In the last decade, cybersecurity has become a major concern for businesses. A threat that was once paid lip service now dominates headlines on a monthly, if not weekly, basis. WannaCry and the latest Petya variant of ransomware have made international news as consumers reflect on how a data seizure would impact their work.
In 2015, the U.S. Computer Emergency Readiness Team (US-CERT) reported an average of 1,000 ransomware attacks a day. By comparison, in 2016 US-CERT reported an average of 4,000 daily cases of ransomware attacks, highlighting the increasingly common use of this tool in malicious actors’ arsenals.
The legal industry has been the target of a number of malicious campaigns, some made prominent—including the “The Office of The State Attorney” phishing case disclosed by the New York State Office of the Attorney General in November.
When dealing with the sheer amount of data and access points relevant to firm security, any security team will struggle to filter, analyze, and secure its technology infrastructure. Most security teams are drowning in data and need the support of multiple programs and third-party vendors. And these various touch points each present their own risks.
In this environment, some firms are increasingly and incorrectly writing-off cybersecurity and losses from cybercrime as a modern cost of business. It’s not hard to understand why. The FBI recently reported that between 2013 and 2016, business email compromises resulted in the exposed dollar loss of $1.5 billion in the U.S. McAfee estimated the global cost of cybercrime at $400 billion, while Symantec reported that in 2015, 43% of spear phishing campaigns targeted companies with less than 250 employees.
The statistics are seemingly endless for both Fortune 500 and small enterprises. However, firms and security teams swarmed by data don’t need to defend against threats by themselves. Since 2015, a number of firms have been working together as a community to separate threat information from innocuous data streams, effectively broadening their security footprint for a fraction of the cost of building out a large security department.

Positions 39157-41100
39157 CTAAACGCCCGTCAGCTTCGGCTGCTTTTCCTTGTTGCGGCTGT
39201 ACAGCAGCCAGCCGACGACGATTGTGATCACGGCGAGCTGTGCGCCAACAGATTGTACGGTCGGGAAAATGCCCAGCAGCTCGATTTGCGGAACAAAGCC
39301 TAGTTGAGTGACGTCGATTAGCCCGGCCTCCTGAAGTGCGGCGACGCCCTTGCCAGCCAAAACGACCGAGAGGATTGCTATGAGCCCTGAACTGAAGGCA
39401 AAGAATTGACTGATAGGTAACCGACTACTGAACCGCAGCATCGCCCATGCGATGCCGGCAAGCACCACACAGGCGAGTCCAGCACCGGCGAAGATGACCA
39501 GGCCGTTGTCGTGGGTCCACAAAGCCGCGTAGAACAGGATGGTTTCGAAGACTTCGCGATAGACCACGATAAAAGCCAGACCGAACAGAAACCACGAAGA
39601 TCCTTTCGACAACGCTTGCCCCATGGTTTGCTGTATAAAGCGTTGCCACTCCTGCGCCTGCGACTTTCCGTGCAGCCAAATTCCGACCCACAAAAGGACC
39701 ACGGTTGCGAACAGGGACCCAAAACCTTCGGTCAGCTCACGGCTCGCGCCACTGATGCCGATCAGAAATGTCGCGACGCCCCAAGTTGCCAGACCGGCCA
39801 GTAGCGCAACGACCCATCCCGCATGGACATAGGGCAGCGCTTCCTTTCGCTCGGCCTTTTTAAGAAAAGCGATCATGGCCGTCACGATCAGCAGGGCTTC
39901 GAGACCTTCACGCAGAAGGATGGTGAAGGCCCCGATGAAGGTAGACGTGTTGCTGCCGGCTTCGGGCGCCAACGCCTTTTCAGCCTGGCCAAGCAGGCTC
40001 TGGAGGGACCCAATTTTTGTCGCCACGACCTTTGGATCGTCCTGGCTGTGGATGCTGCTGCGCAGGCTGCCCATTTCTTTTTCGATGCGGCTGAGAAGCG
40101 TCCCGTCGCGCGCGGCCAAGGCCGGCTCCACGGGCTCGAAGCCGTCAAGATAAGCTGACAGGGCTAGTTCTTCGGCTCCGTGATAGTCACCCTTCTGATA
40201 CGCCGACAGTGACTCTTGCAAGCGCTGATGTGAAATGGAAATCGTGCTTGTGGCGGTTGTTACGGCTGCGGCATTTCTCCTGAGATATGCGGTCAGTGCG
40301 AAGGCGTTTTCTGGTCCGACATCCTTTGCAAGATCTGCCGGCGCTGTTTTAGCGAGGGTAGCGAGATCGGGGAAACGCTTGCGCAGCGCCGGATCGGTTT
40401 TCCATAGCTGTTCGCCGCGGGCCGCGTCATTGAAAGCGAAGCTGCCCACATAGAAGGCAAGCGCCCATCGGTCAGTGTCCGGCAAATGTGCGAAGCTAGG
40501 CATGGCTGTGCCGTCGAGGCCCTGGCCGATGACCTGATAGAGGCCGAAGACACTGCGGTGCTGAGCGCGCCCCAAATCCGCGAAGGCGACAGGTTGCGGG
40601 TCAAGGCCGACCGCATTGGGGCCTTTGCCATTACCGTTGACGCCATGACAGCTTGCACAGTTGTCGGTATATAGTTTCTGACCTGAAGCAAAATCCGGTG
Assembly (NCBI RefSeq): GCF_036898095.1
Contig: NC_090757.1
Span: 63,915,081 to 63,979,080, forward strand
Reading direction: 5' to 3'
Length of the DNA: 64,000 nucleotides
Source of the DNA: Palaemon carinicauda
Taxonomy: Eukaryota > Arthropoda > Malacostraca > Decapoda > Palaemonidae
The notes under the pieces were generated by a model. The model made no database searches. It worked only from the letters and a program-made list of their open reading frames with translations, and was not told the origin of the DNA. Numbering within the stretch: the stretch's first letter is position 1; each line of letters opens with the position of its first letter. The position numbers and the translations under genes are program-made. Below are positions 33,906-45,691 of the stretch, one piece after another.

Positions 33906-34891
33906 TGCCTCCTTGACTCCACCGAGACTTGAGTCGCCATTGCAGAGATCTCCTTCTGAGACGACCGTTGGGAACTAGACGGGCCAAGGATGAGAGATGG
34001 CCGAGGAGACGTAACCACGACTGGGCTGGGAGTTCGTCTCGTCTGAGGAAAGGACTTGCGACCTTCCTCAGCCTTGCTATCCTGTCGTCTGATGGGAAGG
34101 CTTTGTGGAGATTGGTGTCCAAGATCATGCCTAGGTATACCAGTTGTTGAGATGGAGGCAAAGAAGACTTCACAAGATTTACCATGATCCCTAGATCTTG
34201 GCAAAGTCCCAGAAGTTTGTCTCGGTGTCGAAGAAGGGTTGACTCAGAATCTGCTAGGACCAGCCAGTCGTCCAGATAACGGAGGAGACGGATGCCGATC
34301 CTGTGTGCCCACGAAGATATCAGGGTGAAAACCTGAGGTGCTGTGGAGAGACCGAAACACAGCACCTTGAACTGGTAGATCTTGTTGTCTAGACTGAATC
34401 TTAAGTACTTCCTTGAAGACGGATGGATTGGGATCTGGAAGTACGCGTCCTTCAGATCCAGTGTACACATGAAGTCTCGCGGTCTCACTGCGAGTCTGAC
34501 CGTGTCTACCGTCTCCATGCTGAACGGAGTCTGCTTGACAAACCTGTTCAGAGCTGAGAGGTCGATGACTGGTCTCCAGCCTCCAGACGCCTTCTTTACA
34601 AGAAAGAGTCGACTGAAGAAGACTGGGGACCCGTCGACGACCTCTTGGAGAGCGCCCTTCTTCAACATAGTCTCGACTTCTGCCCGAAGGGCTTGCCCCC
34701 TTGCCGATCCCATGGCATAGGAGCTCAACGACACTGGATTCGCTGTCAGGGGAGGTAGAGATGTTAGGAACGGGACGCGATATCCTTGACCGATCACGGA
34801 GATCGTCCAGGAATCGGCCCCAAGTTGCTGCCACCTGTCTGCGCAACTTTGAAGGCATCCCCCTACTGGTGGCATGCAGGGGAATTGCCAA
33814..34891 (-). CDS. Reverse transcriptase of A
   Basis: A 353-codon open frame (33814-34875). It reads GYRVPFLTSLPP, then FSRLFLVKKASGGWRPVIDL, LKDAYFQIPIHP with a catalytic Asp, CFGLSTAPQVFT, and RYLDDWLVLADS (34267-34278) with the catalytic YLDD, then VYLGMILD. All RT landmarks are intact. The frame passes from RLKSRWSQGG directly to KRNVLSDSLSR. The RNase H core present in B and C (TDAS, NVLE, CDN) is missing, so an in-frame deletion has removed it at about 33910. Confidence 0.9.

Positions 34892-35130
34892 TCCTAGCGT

The Legal Services Information Sharing and Analysis Organization (LS-ISAO) is a non-profit organization led by law firms to facilitate sharing and analysis of physical and cybersecurity threats facing members. It serves as a cyber “neighborhood watch” for the legal services community, helping the industry secure intellectual property, protect clients’ data, and preserve revenue streams and reputation.
Last year, LS-ISAO and its partners shared more than 5,000 actionable intelligence alerts and vulnerability advisories. Information shared included advanced phishing attempts and malware payload activity, as well as details on trojans and business email compromise attacks.
Its 120 member firms from the United States, United Kingdom, and Canada work together for mutual defense against criminals, hacktivists, and cyber-spies. The organization also recently opened membership to firms headquartered in Australia and New Zealand for expanded threat visibility in the Asia-Pacific region.
The growth of LS-ISAO is evidence that firms are taking proactive steps as responsible stewards of client information, and are committed to defending themselves in today’s environment.